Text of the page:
I've had discussions from time to time with Robert and other followers of Ajahn Sujin's Abhidhamma-based approach to the Path. This approach emphasises the development of Right View and it is sometimes suggested that almost any sort of formal meditation practise is necessarily misguided as the meditator is trying to "get something" or "develop something" and in the process just enhances a sense of self.
Abhidhamma in Daily life, by Nina Van Gorkom writes:
My general response to such criticisms is that they do have a point, and presumably some teachers teach badly, but that the teachers I know recognise such problems. However, perhaps it is worth considering such warnings carefully.So long as one has not become a sotapanna one may deviate from the right Path, there can be wrong practice. There is wrong practice when, for example, one thinks that there should be awareness only of particular kinds of nama and rupa, instead of being aware of whatever kind of nama or rupa appears. People may for example believe that lobha, dosa and moha should not or cannot be objects of mindfulness. However, akusala cittas are realities which arise because of their appropriate conditions, they are part of one’s daily life. If one selects the objects of awareness, one will continue to cling to a concept of self who could exert control over one’s life. Some people believe that vipassana can only be developed when sitting in a quiet place, but then they set rules for the practice, and thus, they will not be able to see that mindfulness too is anatta.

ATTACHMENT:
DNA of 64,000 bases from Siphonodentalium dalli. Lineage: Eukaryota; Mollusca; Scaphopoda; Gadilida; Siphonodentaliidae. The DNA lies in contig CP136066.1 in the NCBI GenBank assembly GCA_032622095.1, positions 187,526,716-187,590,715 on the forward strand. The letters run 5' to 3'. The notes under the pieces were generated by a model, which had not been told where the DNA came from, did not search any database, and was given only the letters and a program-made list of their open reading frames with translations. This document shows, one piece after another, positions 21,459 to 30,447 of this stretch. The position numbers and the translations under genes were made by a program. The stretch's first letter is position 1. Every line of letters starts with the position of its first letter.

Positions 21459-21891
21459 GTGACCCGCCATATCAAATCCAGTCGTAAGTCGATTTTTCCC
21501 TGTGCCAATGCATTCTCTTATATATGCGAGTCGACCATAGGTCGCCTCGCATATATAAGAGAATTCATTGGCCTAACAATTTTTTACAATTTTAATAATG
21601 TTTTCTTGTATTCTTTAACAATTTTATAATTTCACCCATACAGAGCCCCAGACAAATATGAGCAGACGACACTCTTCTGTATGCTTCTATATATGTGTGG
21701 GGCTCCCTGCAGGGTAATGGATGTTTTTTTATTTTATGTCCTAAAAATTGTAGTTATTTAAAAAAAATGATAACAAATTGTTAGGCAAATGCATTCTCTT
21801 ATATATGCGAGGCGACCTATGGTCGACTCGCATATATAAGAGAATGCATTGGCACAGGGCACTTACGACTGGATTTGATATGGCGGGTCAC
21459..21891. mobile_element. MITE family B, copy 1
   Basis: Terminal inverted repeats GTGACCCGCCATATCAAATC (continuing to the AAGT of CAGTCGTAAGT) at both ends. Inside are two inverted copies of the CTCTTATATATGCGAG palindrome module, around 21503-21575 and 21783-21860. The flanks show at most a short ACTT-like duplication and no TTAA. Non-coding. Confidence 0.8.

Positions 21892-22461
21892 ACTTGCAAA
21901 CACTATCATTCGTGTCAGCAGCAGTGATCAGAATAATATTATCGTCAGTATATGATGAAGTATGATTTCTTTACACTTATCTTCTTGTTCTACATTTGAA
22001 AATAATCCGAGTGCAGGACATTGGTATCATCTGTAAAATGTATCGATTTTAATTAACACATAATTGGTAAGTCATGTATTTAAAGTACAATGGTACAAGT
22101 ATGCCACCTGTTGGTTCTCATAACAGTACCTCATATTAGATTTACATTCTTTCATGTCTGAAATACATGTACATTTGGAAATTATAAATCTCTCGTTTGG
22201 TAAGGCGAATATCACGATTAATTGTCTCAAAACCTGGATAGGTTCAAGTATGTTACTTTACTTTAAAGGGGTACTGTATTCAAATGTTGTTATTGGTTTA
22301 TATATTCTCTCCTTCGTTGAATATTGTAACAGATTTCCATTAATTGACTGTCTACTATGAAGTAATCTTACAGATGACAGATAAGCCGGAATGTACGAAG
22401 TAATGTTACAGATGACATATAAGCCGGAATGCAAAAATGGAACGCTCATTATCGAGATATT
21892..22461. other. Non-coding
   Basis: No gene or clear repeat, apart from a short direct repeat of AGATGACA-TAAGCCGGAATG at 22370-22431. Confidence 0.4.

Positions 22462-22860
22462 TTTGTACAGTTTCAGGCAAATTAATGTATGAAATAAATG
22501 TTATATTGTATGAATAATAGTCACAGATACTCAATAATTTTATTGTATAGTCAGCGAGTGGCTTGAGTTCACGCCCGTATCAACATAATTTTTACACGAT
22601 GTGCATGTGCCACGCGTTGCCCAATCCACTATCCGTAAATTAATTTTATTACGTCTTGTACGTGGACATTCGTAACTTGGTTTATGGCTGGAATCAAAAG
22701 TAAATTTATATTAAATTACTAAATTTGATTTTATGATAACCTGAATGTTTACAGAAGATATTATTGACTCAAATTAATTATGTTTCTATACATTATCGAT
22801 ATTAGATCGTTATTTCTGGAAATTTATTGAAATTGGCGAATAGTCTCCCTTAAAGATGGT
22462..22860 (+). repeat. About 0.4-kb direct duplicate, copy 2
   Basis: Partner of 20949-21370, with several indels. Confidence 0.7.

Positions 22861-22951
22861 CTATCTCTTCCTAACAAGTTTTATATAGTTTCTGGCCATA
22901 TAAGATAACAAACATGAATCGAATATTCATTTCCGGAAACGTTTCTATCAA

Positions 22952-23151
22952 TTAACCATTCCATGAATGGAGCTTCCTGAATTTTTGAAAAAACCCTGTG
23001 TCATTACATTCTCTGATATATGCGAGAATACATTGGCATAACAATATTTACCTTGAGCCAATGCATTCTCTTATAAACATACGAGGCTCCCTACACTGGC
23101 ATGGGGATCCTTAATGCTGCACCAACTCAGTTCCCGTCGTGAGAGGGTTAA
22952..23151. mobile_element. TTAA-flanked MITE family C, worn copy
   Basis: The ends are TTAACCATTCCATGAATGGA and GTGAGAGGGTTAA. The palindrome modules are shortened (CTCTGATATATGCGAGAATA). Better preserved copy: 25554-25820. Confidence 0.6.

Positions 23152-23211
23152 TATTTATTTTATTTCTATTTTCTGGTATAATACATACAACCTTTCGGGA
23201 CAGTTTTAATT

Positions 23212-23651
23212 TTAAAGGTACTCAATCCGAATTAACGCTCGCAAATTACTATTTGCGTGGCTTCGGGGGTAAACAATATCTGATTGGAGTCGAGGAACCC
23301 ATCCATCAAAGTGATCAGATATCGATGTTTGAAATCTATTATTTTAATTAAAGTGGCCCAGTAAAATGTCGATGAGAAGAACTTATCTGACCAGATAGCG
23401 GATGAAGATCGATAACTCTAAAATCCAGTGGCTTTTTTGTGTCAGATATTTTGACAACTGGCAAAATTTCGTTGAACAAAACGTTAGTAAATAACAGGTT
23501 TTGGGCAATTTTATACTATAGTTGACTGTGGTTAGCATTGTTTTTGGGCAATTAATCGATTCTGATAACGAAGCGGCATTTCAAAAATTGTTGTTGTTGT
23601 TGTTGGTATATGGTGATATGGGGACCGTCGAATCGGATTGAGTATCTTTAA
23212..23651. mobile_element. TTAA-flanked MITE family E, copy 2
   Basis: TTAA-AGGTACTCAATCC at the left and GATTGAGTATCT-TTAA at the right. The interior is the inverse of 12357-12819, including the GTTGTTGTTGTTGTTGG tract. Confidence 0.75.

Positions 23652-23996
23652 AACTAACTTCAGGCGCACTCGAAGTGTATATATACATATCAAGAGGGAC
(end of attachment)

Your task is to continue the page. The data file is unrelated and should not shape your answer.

Something that came up in a recent discussion with Robert and Alexander on E-Sangha was that what many teachers call “mindfulness” (sati) is actually “perception” (sanna) and that we can’t actually force sati to happen, it just arises due to conditions.
Interestingly, Joseph Goldstein points out exactly this in a talk I listened to recently - that paying attention to things (e.g. the “noting” in Mahasi-style practise) is sanna. However, according to the Abhidhamma, sanna is one of the proximate causes for sati (the other being sati itself).
It's the first talk at this link if anyone is interested...
When I talked to one of my teachers yesterday he said, basically "yes, the meditation instructions are actually for sanna so the instruction to 'develop sati' is misleading, since sati just happens, but it seems to be the normal way to describe it to beginners..."
I’ve often talked to him about the "wanting something" trap in meditation. When I mentioned that thoughts like "soon I'll feel relaxed and pleasant" still arise when I start walking or sitting he laughed and said "you know better than that...".
Hmm… but those thoughts arise dependent on conditions...